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Russia Needs Time and Luck

There is much talk about a rollback of democracy in Russia and Ukraine. Presidents Vladimir Putin and Viktor Yanukovych are often called dictators. Some even claim that they are returning their countries to the Soviet system.

Clarity about democracy is definitely needed. But these kinds of questions may appear merely philosophical. After all, there is a general consensus over which countries are democracies and which are tyrannies, so why bother about defining these terms?

Democracy is, in fact, a highly problematic concept. Even if we are satisfied that democracy actually exists in the world, it is notoriously difficult to define. The concept is vague, and there are fundamental disagreements regarding its meaning. Democracy is not a machine that can break down or a house of cards that can collapse. Genuine democracy develops organically, and it is sturdy and resilient in the face of repression. Where democratic traditions are well-­established, opposition will be energized by repression rather than beaten down.  

Was former President Boris Yeltsin more of a democrat than Presidents Mikhail Gorbachev or Vladimir Putin? In 1993, Yeltsin dissolved the Supreme Soviet, shelled its building and scrapped the Constitution. Is the state of democracy in Russia worse today than it was then?

Jack Matlock, the last U.S. ambassador to the Soviet Union, wrote in 2006, "Putin can't backtrack on democracy when it is clear Russia never had it." The pre-Putin era, Matlock said, was "closer to chaos and anarchy … [than] anything resembling democracy."

There is clearly strong antipathy toward Putin in Russia. This is not because the regime has become more repressive, but because public sentiment has changed. Putin, when asked some time ago when there would be more democracy in Russia, answered: "When the people demand more democracy, there will be more democracy." It is only within the past year that serious demands for more democracy have emerged within the Russian mainstream.  

Russians are not genetically incapable of building a democracy. It takes time, effort and some luck to change deeply ingrained habits. Advances of democracy almost always involve struggle. Elites rarely yield power without being pushed and rarely concede more than they have to. A repressive government, far from killing democracy, often energizes the public, driving democratic development forward.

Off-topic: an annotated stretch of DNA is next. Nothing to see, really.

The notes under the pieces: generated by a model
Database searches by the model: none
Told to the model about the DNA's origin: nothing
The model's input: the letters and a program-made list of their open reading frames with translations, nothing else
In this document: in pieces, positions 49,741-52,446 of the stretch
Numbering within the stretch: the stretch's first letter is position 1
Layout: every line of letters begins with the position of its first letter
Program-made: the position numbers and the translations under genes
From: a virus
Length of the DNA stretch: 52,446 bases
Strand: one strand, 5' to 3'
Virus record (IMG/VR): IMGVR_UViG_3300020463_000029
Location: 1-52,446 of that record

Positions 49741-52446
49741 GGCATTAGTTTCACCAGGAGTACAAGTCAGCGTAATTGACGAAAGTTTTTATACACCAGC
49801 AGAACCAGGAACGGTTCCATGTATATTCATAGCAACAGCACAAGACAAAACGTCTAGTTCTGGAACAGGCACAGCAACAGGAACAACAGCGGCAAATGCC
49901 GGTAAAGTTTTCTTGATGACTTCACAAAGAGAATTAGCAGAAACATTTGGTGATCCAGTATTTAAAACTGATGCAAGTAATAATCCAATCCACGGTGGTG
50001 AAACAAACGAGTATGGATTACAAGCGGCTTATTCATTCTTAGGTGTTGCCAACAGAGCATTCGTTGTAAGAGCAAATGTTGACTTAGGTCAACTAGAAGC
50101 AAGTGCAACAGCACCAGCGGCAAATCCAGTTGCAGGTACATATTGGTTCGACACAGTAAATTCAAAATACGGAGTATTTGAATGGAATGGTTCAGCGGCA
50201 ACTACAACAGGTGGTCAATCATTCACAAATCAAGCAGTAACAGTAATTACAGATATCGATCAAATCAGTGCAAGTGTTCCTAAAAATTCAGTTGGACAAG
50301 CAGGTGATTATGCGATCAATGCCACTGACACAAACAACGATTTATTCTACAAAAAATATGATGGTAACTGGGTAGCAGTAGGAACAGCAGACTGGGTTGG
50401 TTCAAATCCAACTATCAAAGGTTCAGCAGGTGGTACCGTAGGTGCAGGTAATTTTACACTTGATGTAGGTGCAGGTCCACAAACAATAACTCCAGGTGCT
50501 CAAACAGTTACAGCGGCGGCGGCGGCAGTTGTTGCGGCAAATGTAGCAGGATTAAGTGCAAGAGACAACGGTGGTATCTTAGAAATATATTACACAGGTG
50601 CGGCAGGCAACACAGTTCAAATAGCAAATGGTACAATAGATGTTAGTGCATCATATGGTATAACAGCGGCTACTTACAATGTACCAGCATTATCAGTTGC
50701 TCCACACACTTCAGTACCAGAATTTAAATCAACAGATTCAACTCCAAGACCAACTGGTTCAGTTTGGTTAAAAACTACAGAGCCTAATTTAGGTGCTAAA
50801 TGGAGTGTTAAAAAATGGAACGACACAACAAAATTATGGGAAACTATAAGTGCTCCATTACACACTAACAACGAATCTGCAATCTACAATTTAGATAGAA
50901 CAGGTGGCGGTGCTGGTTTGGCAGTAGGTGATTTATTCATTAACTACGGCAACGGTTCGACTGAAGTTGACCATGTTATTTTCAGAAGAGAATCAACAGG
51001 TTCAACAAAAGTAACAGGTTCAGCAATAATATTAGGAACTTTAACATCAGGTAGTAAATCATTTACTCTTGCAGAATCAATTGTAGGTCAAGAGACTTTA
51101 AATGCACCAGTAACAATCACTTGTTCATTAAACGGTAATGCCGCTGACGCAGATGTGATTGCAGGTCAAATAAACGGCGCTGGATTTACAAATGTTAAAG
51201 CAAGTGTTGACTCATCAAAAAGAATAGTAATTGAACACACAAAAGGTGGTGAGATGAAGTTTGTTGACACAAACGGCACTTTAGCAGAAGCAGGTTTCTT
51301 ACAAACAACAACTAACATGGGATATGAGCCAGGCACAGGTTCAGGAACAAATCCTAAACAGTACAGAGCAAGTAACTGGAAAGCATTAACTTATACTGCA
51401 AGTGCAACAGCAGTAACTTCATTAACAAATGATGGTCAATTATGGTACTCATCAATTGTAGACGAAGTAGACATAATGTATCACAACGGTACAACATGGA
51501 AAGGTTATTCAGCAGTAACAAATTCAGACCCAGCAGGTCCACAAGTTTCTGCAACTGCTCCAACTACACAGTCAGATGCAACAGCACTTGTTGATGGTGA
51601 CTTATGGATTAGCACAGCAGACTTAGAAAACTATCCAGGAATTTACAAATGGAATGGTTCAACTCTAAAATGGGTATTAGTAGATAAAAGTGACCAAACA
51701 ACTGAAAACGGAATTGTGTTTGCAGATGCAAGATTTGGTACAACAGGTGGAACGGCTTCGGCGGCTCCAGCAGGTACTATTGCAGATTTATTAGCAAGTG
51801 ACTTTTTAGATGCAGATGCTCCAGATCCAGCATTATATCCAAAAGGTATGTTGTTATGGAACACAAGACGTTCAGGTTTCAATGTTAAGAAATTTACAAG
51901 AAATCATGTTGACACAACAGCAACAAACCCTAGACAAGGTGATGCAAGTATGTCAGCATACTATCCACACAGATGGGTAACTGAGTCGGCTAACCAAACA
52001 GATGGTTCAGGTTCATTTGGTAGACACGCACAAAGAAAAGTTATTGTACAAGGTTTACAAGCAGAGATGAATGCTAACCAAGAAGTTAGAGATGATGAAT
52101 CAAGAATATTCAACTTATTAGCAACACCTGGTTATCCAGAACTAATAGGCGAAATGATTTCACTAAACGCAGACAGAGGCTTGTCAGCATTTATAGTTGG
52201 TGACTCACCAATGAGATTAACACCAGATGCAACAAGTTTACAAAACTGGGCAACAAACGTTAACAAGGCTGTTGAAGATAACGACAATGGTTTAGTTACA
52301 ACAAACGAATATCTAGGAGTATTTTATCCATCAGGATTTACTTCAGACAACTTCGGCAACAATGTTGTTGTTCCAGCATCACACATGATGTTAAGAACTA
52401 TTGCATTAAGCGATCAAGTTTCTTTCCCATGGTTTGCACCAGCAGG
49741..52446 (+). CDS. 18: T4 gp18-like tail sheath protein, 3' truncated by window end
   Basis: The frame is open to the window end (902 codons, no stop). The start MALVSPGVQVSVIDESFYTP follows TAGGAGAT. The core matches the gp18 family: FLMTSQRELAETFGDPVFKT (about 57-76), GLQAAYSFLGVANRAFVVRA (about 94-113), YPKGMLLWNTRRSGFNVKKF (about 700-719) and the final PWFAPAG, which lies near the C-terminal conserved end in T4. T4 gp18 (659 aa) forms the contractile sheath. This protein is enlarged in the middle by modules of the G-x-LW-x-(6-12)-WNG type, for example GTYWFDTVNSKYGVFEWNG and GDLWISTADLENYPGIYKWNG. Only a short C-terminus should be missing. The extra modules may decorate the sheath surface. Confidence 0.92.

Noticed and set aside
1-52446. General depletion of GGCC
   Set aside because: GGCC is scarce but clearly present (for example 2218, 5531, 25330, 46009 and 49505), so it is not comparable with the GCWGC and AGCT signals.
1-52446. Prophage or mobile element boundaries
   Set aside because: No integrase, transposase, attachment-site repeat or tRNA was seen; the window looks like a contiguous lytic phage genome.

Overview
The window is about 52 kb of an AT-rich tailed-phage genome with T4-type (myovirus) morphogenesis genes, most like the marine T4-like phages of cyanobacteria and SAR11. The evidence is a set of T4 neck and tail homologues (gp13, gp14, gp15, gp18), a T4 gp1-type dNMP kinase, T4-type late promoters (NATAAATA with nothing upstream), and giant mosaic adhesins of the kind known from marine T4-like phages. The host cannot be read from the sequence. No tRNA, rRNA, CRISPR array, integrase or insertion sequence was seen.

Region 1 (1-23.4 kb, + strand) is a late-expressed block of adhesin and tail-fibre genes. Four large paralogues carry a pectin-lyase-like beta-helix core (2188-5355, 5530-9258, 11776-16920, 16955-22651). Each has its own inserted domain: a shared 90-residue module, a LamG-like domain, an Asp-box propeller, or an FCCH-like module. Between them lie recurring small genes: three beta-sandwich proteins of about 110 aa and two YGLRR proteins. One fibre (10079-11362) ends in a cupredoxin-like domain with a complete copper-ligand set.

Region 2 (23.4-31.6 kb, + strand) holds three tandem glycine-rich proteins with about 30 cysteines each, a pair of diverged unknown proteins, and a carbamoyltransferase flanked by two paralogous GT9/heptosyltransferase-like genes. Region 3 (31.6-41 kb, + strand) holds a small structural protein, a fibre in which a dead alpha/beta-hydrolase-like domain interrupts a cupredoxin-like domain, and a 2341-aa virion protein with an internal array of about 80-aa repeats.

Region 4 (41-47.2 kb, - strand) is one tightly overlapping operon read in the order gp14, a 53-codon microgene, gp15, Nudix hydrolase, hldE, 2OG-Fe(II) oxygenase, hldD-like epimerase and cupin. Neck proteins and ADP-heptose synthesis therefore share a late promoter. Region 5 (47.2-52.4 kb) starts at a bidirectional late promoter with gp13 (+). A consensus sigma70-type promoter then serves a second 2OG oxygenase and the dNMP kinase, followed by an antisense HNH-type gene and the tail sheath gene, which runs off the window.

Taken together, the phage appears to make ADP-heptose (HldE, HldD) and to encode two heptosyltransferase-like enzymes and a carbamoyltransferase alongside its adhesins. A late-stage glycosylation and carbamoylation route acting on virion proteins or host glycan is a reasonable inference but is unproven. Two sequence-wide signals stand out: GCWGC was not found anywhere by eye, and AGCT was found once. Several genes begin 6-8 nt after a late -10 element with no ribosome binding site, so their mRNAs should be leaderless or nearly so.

It is an open question whether the Orange Revolution actually advanced democracy in Ukraine. If anything, it crystallized long-developing negative sentiment toward former Ukrainian President Leonid Kuchma's mildly authoritarian regime. Many Ukrainians were fed up — not because the regime had become more repressive, but because they had grown tired of it and lost their fear.  

The Orange Revolution merely replaced one part of an entrenched elite with another, not actually touching the foundations of the regime. Undeniably, the political atmosphere became freer, but little was done to foster the development of a civil society, let alone implement fundamental reforms. Corruption did not subside, and the Criminal Code, including the law under which former Prime Minister Yulia Tymoshenko was sentenced to prison, was not changed. The corrupt and servile judicial system also remained untouched. The leaders of the Orange Revolution may have been sincere in their desire to democratize, but like Kuchma and Yanukovych, their options were severely limited by the regime they inherited from their predecessors.

To be sure, there are legitimate reasons to be concerned that Yanukovych is rolling back democracy. But, as in Russia, Ukrainian prisons are not full of political prisoners, and opposition members are not afraid to speak their minds. For the most part, the Ukrainian government has been tolerant toward demonstrations, and there doesn't seem to be much fear in the air, although some of Yanukovich's critics insist that there is.  

Although there is much to worry about in Russia and Ukraine in terms of democratic development, the awakening of opposition forces and civil society in both countries gives strong grounds for hope and optimism.

Fred Eidlin is emeritus professor of political science at the University of Guelph in Guelph, Canada.

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The views expressed in opinion pieces do not necessarily reflect the position of The Moscow Times.

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